4 of 4 people found the following review helpful
Laughter And Dissent,
This review is from: Hoo-hahs and Passing Frenzies (Paperback)
To my mind, Francis Wheen, has gone down hill in recent years from the heady of heights of this book and his two brilliant biographies (Tom Driberg: His Life and Indiscretions and Karl Marx). I put it down to the company he keeps, in particular Oliver Kamm, one time hedge fund-ist, self declared lefty and pedant in chief for The Times; and David Aronovitch, smug-alec par excellence whom I last came across puffing up David Milliband, likewise in The Times. But all this was in the future. This collection of journalism from the 1990's and the first couple of years of the millennium sees Wheen in full stride, dissenting in his singular and seriously funny style against the perceived wisdom of the day, sniffing out hypocrisy and hum-bug with un-erring accuracy.
His range of targets is laudably wide, and includes many prominent figures of that period. There was no honeymoon period vis-à-vis Tony Blair for our Francis, he smelt him out in early on when Blair was in opposition. Not the only writer to do so (Blair was and is an open invitation for satirical writers), but no other writer skewers him with quite as much skill and wit. Likewise with John Major's and his most (only?) favourable attribute: his alleged "decentness", which Wheen rationally appraises and finds to be overstated to say the least.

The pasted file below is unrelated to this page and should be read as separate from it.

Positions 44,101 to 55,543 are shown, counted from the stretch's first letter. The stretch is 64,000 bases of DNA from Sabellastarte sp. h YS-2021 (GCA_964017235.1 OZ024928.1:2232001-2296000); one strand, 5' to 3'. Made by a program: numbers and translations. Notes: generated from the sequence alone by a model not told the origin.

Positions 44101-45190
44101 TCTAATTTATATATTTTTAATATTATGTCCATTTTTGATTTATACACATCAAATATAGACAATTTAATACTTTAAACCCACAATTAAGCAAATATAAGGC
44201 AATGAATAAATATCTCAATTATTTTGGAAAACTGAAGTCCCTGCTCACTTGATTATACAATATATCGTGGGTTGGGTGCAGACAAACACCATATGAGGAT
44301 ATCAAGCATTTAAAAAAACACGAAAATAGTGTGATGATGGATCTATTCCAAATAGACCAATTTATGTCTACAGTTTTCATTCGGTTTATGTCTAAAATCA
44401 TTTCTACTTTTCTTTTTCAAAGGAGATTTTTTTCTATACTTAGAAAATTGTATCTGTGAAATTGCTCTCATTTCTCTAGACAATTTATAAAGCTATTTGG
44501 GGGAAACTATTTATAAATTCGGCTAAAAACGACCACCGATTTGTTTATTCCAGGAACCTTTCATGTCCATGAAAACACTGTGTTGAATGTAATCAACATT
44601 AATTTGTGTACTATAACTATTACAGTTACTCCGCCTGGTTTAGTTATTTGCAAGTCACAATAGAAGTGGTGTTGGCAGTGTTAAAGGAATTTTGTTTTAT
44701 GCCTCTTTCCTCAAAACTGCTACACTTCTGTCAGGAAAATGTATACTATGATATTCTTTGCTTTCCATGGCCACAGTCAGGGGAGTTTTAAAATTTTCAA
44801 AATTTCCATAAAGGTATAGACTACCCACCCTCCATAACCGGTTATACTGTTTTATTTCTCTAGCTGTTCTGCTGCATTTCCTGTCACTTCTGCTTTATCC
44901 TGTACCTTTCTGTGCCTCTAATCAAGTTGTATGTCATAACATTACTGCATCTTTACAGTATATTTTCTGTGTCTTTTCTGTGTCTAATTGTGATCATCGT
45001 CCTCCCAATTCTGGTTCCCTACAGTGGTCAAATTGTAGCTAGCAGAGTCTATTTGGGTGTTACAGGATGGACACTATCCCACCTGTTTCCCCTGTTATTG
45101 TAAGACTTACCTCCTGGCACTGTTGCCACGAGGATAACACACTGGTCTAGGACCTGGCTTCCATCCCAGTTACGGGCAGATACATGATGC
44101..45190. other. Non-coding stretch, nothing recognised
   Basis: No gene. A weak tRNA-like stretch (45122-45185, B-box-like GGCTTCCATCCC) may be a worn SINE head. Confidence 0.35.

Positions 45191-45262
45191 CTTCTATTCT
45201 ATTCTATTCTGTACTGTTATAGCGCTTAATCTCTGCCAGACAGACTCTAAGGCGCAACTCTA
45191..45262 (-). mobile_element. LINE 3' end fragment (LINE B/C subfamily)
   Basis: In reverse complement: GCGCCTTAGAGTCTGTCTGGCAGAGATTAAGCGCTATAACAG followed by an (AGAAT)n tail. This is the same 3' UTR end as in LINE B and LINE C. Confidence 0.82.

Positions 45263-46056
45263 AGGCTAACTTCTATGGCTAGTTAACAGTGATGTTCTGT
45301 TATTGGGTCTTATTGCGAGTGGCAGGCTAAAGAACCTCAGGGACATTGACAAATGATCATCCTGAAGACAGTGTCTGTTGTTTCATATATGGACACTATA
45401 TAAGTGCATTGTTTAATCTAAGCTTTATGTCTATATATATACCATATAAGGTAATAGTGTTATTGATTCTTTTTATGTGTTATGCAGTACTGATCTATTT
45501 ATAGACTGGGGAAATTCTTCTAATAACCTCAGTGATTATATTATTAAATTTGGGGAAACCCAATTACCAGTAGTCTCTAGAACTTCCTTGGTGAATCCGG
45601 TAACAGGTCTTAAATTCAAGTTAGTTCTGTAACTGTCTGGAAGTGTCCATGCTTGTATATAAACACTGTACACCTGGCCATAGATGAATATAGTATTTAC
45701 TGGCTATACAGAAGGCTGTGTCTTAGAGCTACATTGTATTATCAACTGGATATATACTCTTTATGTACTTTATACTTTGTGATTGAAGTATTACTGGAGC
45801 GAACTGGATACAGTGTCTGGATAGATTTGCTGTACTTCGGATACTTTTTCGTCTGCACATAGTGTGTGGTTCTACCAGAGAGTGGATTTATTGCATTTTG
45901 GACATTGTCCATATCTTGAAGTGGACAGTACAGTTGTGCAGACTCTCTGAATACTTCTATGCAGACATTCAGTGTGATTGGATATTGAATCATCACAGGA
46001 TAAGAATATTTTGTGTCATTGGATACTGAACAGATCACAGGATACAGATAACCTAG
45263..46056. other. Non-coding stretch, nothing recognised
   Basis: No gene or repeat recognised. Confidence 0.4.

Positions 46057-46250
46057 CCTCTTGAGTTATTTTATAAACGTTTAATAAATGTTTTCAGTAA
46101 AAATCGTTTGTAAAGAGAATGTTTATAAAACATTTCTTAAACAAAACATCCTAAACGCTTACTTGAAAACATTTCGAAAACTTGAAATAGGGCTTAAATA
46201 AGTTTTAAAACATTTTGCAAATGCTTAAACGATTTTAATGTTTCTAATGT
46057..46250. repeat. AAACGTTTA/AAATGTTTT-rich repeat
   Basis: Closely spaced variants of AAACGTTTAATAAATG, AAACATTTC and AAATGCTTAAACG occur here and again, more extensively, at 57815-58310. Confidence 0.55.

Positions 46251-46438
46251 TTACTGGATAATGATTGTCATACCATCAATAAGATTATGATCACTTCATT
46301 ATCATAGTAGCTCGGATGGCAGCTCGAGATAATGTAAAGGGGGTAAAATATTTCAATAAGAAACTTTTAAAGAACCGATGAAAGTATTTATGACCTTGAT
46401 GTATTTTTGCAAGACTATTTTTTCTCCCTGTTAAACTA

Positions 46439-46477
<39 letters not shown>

Lower order figures come under scrutiny, including a well deserved mauling for Robert Maxwell's mendacious minions within the Labour Party not a few of whom re-surfaced (unlike Captain Bob) under Blair, for example Helen Liddell ("I never worked for Robert Maxwell"), "The truth is slightly different [retorts Wheen]. During the 1988 Commonwealth Games [while Maxwell's director of corporate affairs] she clung to him so closely that at one point she even follows him into the gents lavatory - a scene that was recorded for posterity by a BBC TV documentary crew".
The focus isn't purely on politicians, Wheen also writes about literature, class, the media industry and a variety of other subjects. Even when I didn't agree with him, and his piece on the Nato attack on Serbia is one that I thought a little disingenuous, he still makes pertinent points.
"Hoo-Hahs and Passing Frenzies" contains some of the best journalism on the Major and early Blair eras. Wheen's wit and sense of fun are ideal companions for revisiting that depressing period. This book is one that I wouldn't hesitate to recommend and shall no doubt read again.